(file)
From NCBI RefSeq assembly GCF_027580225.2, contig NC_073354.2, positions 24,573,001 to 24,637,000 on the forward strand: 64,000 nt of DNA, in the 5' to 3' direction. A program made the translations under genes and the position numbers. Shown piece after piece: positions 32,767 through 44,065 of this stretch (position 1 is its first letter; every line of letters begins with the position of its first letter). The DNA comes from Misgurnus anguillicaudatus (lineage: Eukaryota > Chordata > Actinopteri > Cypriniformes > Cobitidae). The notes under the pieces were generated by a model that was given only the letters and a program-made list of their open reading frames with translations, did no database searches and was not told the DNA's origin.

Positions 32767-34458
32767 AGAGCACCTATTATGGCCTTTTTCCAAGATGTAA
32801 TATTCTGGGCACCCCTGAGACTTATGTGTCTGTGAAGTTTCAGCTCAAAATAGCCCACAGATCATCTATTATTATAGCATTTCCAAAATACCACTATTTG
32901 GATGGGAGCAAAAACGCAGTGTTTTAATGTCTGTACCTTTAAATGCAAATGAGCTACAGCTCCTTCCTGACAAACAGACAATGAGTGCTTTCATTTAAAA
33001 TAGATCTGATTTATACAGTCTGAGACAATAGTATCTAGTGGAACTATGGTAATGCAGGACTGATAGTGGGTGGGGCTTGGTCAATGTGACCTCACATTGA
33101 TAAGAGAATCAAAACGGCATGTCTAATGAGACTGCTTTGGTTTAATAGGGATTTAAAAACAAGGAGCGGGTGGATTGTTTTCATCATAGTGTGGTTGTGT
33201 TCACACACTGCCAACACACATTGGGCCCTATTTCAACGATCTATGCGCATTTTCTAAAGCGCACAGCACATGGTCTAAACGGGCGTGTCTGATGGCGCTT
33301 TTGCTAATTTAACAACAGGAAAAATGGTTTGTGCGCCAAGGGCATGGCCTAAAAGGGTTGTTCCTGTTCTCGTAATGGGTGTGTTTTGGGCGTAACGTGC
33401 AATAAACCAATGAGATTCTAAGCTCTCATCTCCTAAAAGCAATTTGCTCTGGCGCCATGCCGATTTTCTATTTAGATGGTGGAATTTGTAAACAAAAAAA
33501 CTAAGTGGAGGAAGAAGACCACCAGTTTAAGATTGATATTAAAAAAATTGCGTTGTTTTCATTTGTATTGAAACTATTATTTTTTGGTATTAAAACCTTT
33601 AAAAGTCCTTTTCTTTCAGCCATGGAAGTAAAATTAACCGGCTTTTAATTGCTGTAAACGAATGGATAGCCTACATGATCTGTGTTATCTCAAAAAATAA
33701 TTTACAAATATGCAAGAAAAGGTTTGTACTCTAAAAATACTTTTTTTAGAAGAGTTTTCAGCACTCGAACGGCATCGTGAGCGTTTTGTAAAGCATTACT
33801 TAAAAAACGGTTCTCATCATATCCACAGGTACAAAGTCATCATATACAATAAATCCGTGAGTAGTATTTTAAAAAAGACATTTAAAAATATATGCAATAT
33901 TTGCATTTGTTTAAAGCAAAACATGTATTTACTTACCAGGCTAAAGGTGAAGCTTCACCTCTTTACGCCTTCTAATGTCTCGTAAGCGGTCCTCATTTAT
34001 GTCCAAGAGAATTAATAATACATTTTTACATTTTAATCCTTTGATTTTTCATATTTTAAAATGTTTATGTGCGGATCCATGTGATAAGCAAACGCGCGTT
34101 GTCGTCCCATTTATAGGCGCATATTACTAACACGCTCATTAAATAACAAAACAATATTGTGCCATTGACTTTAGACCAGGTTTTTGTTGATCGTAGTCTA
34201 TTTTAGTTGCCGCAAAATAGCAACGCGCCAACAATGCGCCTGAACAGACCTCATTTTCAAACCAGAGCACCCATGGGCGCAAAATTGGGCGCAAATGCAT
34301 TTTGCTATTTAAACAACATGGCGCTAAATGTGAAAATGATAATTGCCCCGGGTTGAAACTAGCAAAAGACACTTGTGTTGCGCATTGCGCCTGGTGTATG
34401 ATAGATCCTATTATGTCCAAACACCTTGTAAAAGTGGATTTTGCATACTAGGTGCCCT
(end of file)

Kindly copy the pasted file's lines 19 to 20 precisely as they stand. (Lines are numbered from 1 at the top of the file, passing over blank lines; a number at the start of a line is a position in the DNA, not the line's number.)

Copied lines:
34301 TTTGCTATTTAAACAACATGGCGCTAAATGTGAAAATGATAATTGCCCCGGGTTGAAACTAGCAAAAGACACTTGTGTTGCGCATTGCGCCTGGTGTATG
34401 ATAGATCCTATTATGTCCAAACACCTTGTAAAAGTGGATTTTGCATACTAGGTGCCCT